Companies, organizations, and businesses refer to technical documentation as detailed documentation containing product, process, user interface, version control, knowledge base, or sales and marketing-related info and data. Whether its audience target is customers, business partners, or internal teams, its goal is to help achieve the desired result.
Writing technical documentation falls under the responsibility of technical writers. While these documents may sound like overly-complicated texts for experts, writers should aim to increase their readability according to the target audience.
The more people understand the technical documentation, the more aligned the target audience will be with the company’s goals and objectives.
What Are the Three Types of Technical Documentation Categories?
Since technical documentation covers a wide range of info types and purposes, we can further classify it into three categories. Depending on the company’s needs, the documents can focus on products, processes, or sales and marketing.
These categories help determine the purpose and target audience of the specific document a technical writer needs to write. All technical documentation fall under the following categories:
Product documentation refers to documents that explain how a certain product works and how customers or vendors can use it. It also often contains everything there is to know about a product such as technical details or technical specifications and how it can help end users achieve desired results.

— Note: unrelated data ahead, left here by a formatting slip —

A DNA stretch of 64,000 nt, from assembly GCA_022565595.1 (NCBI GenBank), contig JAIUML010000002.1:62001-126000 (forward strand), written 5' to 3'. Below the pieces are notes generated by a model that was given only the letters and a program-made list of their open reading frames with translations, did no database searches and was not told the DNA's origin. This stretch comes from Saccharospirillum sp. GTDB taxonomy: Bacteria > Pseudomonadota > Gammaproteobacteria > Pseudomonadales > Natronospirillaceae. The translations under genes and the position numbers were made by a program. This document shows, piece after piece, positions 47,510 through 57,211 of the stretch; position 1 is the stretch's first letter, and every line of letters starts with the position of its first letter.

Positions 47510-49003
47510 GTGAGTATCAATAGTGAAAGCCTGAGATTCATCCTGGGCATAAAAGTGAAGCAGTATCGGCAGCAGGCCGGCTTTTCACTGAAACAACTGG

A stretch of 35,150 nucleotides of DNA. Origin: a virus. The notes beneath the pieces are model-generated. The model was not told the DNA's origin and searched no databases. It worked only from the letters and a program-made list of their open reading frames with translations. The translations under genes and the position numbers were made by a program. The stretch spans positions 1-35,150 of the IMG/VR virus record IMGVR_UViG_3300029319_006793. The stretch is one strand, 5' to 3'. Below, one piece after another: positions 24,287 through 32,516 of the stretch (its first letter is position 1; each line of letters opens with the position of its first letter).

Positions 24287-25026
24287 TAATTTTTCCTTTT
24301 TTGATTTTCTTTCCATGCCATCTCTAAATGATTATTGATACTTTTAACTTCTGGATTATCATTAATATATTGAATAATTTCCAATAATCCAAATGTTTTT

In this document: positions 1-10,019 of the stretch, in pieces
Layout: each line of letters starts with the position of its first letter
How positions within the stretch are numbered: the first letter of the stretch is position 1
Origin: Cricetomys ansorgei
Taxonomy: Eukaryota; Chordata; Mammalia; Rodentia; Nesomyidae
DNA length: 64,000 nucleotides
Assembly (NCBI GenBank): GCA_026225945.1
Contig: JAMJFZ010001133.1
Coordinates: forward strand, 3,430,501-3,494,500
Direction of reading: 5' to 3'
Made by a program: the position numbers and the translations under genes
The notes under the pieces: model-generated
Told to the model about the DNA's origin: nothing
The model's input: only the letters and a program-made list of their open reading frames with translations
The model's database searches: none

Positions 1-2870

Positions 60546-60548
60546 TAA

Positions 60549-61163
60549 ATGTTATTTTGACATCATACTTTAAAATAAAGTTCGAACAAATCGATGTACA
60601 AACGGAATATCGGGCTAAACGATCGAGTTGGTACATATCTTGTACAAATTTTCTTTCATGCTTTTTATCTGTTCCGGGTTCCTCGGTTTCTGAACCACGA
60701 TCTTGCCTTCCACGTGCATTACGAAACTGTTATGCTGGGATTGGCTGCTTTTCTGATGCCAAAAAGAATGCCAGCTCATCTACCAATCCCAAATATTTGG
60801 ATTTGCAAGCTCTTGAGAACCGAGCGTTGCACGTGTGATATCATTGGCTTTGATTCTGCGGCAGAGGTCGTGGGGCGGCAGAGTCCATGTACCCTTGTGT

The goal of product documentation should be to create user documentation with the operating procedures of a product, so they can use it to their benefit. Technical documents under this category include the following:
Software development kit (SDK) documentation
Application programming interface (API) documentation
Any document that helps internal teams navigate how they should execute tasks falls under process documentation. These documents aim to create unity among internal teams so that the members can embody the company or organization’s mission and vision.
Process documentation also keeps track of important dates and progress regarding tasks and projects. Here are some examples of process-related documents:
Writing Process and Styles
Sales and Marketing Documentation
Sales and marketing documents are about winning over customers, clients, and business partners. This type of documentation involves pitching ideas and advocating product or service values to your target market and increases marketing support internally.
The more concise your message is, the more attractive the deal becomes, effectively boosting your company’s sales and marketing. These are the documents that fall under this technical documentation category:
Marketing requirements documents (MRD)
Request for proposals (RFPs) and proposals
As with any type of writing, what’s important is for people to understand its message. Great Technical documentation is only as useful as its readability, so practice is of the essence.
If you hone your technical writing skills and have sufficient knowledge of the various types of technical documents, you can easily write materials that’ll bring success to your company.